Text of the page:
Work-Life Balance Dr. Wen draws upon her experience of being a mother of young children and caregiver of aging parents while holding high-pressure, high-intensity executive roles in government and running a national healthcare system. She frequently speaks to diverse audiences of students, young professionals, managers, and executives about navigating work-life balance. She talks about mapping out core values and thinking through a career as “seasons”, referencing both her own experiences negotiating dual roles as mother/executive and her research on women, parents, and caregivers in the workplace. This talk can also combined with topics on wellness and women’s leadership.
Women in Leadership Women, and women leaders, face distinctive challenges in the workplace. Trained in trauma/ER medicine and having been one of many “firsts” as a woman of color, Dr. Wen speaks from first-hand experience and from her professional research about the challenges and opportunities for women in leadership. These include advice for women about the “double bind” and “glass cliff”, such as owning one’s authentic identity, negotiating societal expectations, and navigating work-life balance. She also provides suggestions for identifying mentors and mentoring women in the #MeToo era and can tailor presentations for women of color and other diverse audiences.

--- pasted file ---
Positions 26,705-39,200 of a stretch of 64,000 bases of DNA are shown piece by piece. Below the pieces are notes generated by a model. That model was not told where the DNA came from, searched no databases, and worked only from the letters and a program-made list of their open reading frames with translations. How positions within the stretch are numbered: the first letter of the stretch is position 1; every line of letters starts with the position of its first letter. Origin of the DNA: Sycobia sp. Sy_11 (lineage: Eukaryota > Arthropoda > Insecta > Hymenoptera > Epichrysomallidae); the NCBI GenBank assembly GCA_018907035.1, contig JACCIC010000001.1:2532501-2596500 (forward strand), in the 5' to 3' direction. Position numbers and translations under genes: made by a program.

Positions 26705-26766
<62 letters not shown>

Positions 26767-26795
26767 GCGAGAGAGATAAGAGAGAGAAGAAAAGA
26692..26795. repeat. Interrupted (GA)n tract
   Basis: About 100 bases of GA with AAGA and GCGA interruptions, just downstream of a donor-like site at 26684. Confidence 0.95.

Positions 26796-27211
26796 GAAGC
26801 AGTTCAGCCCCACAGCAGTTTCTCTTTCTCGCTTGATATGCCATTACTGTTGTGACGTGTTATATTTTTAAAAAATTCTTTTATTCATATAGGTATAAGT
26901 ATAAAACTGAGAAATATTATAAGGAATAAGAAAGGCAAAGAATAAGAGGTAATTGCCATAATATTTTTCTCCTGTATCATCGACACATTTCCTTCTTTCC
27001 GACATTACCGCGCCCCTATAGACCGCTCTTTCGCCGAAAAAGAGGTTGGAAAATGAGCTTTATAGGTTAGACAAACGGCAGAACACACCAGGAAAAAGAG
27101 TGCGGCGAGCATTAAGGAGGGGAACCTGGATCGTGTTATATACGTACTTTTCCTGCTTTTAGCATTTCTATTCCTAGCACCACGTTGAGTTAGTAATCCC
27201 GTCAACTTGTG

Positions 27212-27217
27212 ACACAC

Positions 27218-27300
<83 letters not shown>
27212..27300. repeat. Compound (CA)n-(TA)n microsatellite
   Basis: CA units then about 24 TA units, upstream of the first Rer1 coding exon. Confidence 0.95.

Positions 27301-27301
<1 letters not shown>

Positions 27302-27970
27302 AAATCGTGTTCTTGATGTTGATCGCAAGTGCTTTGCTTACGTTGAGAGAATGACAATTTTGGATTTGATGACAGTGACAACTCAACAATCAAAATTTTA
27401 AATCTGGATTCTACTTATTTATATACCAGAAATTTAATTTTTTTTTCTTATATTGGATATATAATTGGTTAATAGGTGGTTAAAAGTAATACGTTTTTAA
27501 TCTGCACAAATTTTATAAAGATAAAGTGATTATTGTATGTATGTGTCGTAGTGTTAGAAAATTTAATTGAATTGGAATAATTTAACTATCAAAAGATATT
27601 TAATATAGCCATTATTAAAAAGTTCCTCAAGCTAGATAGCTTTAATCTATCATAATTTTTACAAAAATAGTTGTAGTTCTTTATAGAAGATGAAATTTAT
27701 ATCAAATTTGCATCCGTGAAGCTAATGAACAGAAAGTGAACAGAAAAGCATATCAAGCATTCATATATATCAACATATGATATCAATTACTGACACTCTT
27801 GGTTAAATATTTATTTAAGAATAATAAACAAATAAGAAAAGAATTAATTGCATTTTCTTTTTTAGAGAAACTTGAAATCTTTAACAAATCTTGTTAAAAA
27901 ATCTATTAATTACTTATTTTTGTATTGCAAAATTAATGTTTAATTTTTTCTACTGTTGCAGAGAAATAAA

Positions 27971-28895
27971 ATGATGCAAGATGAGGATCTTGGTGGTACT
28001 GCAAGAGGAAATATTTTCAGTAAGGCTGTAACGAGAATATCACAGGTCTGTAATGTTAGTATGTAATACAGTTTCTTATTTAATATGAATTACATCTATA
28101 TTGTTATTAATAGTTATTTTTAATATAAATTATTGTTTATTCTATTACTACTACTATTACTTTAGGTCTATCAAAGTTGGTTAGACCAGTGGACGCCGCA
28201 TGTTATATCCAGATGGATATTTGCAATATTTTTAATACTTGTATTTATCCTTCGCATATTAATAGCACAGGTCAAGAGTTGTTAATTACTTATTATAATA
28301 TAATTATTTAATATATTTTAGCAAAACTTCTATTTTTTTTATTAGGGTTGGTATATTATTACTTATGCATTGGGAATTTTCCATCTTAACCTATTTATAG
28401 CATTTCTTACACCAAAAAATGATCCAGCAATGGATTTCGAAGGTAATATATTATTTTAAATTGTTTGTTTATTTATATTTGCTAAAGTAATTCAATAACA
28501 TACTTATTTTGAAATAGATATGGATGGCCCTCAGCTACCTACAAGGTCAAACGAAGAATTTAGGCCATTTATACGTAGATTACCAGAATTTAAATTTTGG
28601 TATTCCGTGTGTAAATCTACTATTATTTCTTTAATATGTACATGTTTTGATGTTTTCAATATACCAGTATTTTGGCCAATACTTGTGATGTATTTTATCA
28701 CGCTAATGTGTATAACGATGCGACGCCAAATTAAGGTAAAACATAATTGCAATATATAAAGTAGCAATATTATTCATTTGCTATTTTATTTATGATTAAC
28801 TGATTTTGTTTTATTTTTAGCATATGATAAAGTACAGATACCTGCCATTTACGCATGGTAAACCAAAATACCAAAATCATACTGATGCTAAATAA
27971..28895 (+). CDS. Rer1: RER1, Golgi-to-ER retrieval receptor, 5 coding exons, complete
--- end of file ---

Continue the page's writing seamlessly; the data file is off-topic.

Technology in Healthcare As a practitioner of telemedicine, advisor to health startups, and implementer in government and nonprofit health systems who has piloted tech innovations in urban and rural underserved communities, Dr. Wen speaks to the promises and challenges of technology in healthcare. Tech solutions can meet people where they are and deliver cost-efficient, patient-centered care, but attention must also be paid to low-tech, high-touch methods and efforts for new advances to reach the most vulnerable. Dr. Wen describes case studies in the U.S. and internationally, discusses policies on the horizon and their implications, and presents practical solutions of harnessing technology to improve health, reduce disparities, and ensure effective and efficient care.